11 5 Conclusions The method outlined above gives data of sufficient quality to be integrated into the National Accounts and Public Sector Finances in September Further work with MoD and HMT will take place in 2014/15 to refine the estimates going forward, and where possible make improvements to the back data. 6 Contact For further information contact Peter Gittins 7 Acknowledgments The author would like to thank colleagues across ONS for their contributions to this article. Particularly, Charlotte Gaughan for her work on modelling disposals of military inventories. Also, Wesley Harris for his work on calculating consumption of fixed capital. 8 References Eurostat Manual on the changes between ESA95 and ESA2010 UN Canberra II Group s recommendations to treat Military Weapons Office for National Statistics Page 11

12 Annex 1 Description of New Assets Source SNA08 - Summary of changes from SNA93 Text Extension of the assets boundary and government gross capital formation to include expenditure on weapons systems Reference: chapter 10, paragraphs and SNA08 Chapter 10 paragraph SNA08 Chapter 10 paragraph ESA 10 paragraph ESA10 definitions page 273 ESA10 definitions page 273 ESA 10 Chapter 20 paragraphs A3.55 The military weapons systems comprising vehicles and other equipment such as warships, submarines, military aircraft, tanks, missile carriers and launchers, etc. are used continuously in the production of defence services, even if their peacetime use is simply to provide deterrence. The 2008 SNA, therefore, recommends that military weapons systems should be classified as fixed assets and that the classification of military weapons systems as fixed assets should be based on the same criteria as for other fixed assets; that is, produced assets that are themselves used repeatedly, or continuously, in processes of production for more than one year. A3.56 Single-use items, such as ammunition, missiles, rockets, bombs, etc., delivered by weapons or weapons systems are treated as military inventories. However, some single-use items, such as certain types of ballistic missiles with a highly destructive capability, may provide an ongoing service of deterrence against aggressors and therefore meet the general criteria for classification as fixed assets. A3.57 Unlike in the 1993 SNA, strategic inventories are no longer separated from other inventories of the same type of products. A3.58 The 1993 SNA treated as gross fixed capital formation only those expenditures by the military on fixed assets of a kind that could be used for civilian purposes of production. On the other hand, military weapons, and vehicles and equipment whose sole purpose was to launch or deliver such weapons, were not treated as gross fixed capital formation but as intermediate consumption. Weapons systems include vehicles and other equipment such as warships, submarines, military aircraft, tanks, missile carriers and launchers, etc. Most single-use weapons they deliver, such as ammunition, missiles, rockets, bombs, etc., are treated as military inventories. However, some single-use items, such as certain types of ballistic missile with a highly destructive capability, may provide an ongoing service of deterrence against aggressors and therefore meet the general criteria for classification as fixed assets. Military inventories consist of single-use items, such as ammunition, missiles, rockets, bombs, etc., delivered by weapons or weapons systems. As noted above in the discussion of weapons systems as fixed capital, most single-use items are treated as inventories but some types of missiles with highly destructive capability may be treated as fixed capital because of their ability to provide an ongoing deterrence service against aggressors. Gross fixed capital formation includes the following borderline cases: a)... b) structures and equipment used by the military; c) light weapons and armoured vehicles used by non-military units; d)... Weapons systems (AN.114) Vehicles and other equipment such as warships, submarines, military aircraft, tanks, missile carriers and launchers etc. Most single-use weapons they deliver are recorded as military inventories (see AN.124) but others, such as ballistic missiles with highly destructive capability, that are judged to provide on-going deterrence against aggressors are classified as fixed assets. Military inventories (AN.124) Ammunition, missiles, rockets, bombs and other single-use military items delivered by weapons or weapons systems. Excludes some types of missiles with highly destructive capability (see AN.114). Military Expenditure Military weapon systems, comprising vehicles and other equipment such as warships, submarines, military aircrafts, tanks, missile carriers and launchers etc. are used continuously in the production of defence services. They are fixed assets, like those used continuously for more than one year in civilian production. Their acquisition is recorded as gross fixed capital formation, i.e. as capital expenditure. Singleuse items, such as ammunition, missiles, rockets and bombs are treated as military inventories. However, some types of ballistic missiles are regarded as providing an on-going service of deterrence and therefore meet the general criteria for classification as fixed assets The time of recording of asset acquisition is the time of the transfer of the ownership of the asset. In case of long-term contracts involving complex systems, the time of recording of the transfer of assets should be upon actual delivery of the assets, not the time of cash payments. If some long-term contracts cover in addition the provision of services, government expenditure should be recorded at the time of the provision of services, recorded separately from the provision of assets If military equipment is leased, the transaction is invariably recorded as a finance lease and not as an operating lease. This implies that the recording of an acquisition of military asset is matched by the incurrence of an imputed loan by the government lessee. As a result, payments by government are recorded as debt servicing, a part as repayment of the loan, another part as interest. Office for National Statistics Page 12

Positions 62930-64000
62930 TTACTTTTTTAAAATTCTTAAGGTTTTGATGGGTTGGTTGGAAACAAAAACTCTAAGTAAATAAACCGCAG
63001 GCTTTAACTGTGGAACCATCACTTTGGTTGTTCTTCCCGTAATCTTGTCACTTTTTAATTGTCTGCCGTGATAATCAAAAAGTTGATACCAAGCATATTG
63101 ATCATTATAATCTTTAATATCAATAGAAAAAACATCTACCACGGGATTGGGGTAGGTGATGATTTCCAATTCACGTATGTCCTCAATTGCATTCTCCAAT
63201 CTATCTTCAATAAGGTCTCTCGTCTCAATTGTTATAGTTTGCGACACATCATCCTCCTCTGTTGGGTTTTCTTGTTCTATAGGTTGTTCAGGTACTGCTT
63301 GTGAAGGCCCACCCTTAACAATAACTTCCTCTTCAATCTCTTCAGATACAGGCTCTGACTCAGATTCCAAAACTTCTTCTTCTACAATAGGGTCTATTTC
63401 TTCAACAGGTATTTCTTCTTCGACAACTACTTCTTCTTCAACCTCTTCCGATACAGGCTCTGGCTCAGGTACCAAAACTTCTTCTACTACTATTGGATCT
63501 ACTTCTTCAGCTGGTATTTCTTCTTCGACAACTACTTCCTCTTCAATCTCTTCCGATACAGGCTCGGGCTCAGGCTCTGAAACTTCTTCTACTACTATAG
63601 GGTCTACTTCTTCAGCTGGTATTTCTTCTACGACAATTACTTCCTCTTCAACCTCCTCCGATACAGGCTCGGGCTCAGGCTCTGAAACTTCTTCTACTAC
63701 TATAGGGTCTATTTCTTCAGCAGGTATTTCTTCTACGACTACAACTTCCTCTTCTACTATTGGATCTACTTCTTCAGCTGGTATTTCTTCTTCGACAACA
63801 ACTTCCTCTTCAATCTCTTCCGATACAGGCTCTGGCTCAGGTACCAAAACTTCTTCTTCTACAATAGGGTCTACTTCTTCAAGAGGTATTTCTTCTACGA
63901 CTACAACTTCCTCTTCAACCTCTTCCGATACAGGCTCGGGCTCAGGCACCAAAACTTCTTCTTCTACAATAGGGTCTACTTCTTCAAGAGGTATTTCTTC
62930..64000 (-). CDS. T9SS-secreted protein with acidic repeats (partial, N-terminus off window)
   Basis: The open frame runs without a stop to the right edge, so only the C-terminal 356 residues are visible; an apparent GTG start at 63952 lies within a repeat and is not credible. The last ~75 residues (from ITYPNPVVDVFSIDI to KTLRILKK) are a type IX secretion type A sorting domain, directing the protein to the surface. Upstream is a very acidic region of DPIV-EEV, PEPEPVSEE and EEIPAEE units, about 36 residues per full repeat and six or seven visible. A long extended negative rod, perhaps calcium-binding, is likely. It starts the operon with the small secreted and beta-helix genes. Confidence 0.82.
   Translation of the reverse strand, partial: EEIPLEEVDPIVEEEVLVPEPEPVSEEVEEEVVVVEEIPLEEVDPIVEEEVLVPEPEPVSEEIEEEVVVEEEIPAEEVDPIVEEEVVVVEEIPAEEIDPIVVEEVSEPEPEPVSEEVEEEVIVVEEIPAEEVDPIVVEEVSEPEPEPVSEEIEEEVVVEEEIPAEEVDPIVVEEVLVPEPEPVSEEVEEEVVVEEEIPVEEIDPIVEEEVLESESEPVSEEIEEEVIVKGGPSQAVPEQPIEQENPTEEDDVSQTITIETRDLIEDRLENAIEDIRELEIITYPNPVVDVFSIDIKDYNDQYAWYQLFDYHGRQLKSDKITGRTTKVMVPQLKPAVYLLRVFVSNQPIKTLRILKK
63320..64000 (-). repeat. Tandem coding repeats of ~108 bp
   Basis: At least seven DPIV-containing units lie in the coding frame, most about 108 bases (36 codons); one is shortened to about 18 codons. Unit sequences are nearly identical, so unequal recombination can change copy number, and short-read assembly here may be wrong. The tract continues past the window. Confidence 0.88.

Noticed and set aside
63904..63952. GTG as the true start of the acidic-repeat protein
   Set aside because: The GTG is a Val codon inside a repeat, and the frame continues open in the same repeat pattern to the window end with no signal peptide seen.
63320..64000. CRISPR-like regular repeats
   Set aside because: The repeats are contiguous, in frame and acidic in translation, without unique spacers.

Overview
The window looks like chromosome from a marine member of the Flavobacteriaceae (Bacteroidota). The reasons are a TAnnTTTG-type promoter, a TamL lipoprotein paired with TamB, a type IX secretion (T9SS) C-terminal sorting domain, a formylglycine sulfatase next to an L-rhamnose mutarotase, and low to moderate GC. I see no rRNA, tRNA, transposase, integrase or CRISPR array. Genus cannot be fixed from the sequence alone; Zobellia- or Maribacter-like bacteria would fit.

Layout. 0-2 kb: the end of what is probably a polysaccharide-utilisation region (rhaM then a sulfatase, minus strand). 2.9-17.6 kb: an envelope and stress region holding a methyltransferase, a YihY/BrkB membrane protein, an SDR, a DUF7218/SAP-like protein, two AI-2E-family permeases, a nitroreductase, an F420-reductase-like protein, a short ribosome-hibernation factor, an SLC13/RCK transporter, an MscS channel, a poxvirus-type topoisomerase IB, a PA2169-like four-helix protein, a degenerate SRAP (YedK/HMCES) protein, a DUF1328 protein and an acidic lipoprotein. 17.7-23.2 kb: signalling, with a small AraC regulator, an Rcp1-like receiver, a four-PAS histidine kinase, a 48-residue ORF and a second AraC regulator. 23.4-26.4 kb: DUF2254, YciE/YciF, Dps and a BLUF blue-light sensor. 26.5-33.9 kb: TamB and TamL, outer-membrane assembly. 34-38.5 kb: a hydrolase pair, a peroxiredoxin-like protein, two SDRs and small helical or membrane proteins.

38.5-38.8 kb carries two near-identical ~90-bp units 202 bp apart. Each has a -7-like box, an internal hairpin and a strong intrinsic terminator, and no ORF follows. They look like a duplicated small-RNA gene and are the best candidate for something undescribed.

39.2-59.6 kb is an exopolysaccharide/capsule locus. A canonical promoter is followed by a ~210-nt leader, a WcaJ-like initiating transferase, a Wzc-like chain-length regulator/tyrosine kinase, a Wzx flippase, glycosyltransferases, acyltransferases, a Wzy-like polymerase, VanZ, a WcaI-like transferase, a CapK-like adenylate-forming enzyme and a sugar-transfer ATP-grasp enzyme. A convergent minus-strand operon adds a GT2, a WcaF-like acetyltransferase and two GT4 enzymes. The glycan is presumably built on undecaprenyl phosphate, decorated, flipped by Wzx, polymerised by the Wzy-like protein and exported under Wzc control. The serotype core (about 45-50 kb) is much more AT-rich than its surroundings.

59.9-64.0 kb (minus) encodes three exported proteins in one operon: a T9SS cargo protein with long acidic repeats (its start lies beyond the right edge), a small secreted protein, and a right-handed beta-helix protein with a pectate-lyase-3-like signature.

13 Annex 2 capitalisation of SUME worked example with illustrative data Current treatment year x SUME Purchases of 5bn all treated as Intermediate Consumption (P.2) ESA10 Treatment year x SUME Purchases of 5bn become: Weapons systems asset (P.51g) of 4.5bn Military Inventory acquisitions of 0.5bn Military Inventory disposals (discharge and obsolescence) of 0.3bn is (P.2) Change in Military Inventories (P.52) is calculated as 0.5bn - 0.3bn = 0.2bn In summary: SUME is treated as 0.3bn (P.2) and 4.7bn (P.5g) Note that P.5g = P51g + P.52 ESA10 Treatment year x (conflict) SUME Purchases of 5bn become: Weapons systems asset (P.51) of 4.5bn Military Inventory acquisitions of 0.5bn Military Inventory disposals (discharge and obsolescence) of 1.0bn is (P.2) Change in Military Inventories (P.52) is calculated as 0.5bn - 1.0bn = - 0.5bn In summary: SUME is treated as 1.0bn (P.2) and 4.0bn (P.5g) Note that under ESA10 the P.51g element here is consumed as Capital Consumption (P.51c) in subsequent years this is not covered in the worked example. Office for National Statistics Page 13